Ten Pieces of Inspiration #12

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Each week, I highlight ten things each week that inspired me to greater financial, personal, and professional success. Hopefully, they will inspire you as well.

1. Rachel
Some of you long time readers may remember that a few years ago, I posted an article about a friend of mine named Rachel. The post was something of a conversation with her, where she outlined some of the difficult financial and personal choices that were involved with choosing a career in social work.

She’s still following that path with as much vigor as ever. I had a few conversations with her about it over this past week and it’s just inspiring to see someone with that kind of commitment and focus. Not only that, she’s managed to build a solid financial foundation for herself; she’s purchased a house on the income of a single social worker. How? Frugality.

2. Ralph Waldo Emerson on success
Who’s responsible for your success? Is “the man” or your situation holding you back? I don’t think that’s true.

“No one can cheat you out of ultimate success but yourself.” – Ralph Waldo Emerson

Succinctly stated. There’s no one responsible for your success or failure more than you are. In the end, it really is up to you and no one else.

3. Before the Storm: Barry Goldwater and the Unmaking of the American Consensus by Rick Perlstein
I’ve been devouring this book this week. The thing that stuns me is how much of it parallels today, except that everything is shifted substantially more to the right. The Democrats today sound, in many ways, like Goldwater sounded in 1964.

This is one of the best books on American history I’ve ever read and it’s stunning to me how many of the elements of the events in this book are shaping our world today.

4. Earl Scruggs and friends playing “Foggy Mountain Breakdown”
This video is an amazing display of musicianship. Earl Scruggs the one at the start who plays a very, very difficult banjo solo without even looking down at his instrument.

I can’t even begin to describe how amazing this is to me. The years of skill that it took to pull something like that off and make it look so effortless is just stunning. The musicianship of everyone on that stage is just amazing. I can’t imagine how much fun playing with a group like that would be if you had the talent to keep up. I would want to do that every day for the rest of my life.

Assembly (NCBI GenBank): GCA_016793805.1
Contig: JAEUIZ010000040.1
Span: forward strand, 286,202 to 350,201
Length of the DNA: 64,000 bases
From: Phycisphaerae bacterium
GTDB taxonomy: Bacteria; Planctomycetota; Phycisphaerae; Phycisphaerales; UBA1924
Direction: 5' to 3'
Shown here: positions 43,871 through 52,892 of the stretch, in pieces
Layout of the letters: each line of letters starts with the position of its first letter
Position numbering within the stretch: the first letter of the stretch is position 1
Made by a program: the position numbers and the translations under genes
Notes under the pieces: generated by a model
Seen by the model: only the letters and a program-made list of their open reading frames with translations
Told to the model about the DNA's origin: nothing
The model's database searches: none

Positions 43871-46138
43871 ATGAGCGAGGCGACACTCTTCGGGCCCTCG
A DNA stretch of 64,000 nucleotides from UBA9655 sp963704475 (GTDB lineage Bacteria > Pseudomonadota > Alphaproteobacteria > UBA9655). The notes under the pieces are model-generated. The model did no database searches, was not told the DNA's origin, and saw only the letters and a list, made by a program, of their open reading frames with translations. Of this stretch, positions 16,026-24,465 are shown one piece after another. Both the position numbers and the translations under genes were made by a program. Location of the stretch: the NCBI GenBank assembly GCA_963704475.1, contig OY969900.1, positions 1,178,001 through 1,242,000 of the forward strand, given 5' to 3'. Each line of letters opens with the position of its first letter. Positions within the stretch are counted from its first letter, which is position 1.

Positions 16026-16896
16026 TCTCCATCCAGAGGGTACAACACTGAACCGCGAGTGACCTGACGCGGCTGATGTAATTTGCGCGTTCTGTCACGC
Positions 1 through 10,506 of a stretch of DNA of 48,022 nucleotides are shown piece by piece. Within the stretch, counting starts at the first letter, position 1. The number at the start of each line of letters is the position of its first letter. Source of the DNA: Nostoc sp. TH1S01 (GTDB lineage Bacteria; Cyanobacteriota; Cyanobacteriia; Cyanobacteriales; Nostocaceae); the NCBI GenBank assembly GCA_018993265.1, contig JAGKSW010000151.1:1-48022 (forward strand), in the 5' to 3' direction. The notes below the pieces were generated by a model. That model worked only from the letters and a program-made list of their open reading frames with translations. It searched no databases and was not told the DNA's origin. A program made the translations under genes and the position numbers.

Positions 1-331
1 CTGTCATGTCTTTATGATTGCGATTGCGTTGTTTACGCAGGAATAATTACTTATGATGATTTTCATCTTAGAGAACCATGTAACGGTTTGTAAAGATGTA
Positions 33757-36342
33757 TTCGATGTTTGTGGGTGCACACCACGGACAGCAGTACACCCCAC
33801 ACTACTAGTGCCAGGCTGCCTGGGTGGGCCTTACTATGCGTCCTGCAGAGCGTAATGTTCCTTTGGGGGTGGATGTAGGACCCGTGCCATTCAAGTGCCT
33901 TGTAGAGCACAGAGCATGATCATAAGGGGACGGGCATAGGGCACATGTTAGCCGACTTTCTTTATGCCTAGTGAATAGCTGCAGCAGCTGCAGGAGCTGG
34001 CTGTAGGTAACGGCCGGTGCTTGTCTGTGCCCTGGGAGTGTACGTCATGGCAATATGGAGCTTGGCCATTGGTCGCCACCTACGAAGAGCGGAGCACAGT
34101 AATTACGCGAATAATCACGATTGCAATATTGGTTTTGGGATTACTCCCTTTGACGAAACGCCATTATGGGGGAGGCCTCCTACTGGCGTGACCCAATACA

5. Frederick Robertson on improving yourself
What makes you happy and makes you great does not come from the outside. It comes from the inside. And, often, it’s not easy. It takes work.

“No one can be great, or good, or happy except through the inward efforts of themselves.” – Frederick Robertson

You can define what makes you happy or what makes you great, but you don’t just wake up one morning and decide that’s how it’s going to be. It takes time to grow yourself into the person you want to be.

6. Mark Bezos on opportunity
Mark Bezos is a volunteer firefighter who talks about opportunities and courage, big and small.

Life gives us a chance to prove ourselves over and over again, from sweeping a broom at work to every interaction you make with the people around us. Those chances often become powerful opportunities.

7. Elbert Hubbard on dignity and ignorance
It is often hard for anyone to admit when they don’t know something. To do that feels like an admission of failure or to be less of a person. Or at least it feels that way.

“Dignity is a mask we wear to hide our ignorance.” – Elbert Hubbard

I’ve come to find that the opposite is actually true. Almost every time I’ve admitted my own ignorance and said, “Okay, I don’t understand and I need your help,” people have been glad to help, I wind up with more than I ever thought possible, and they wind up feeling better about themselves and their own abilities, too.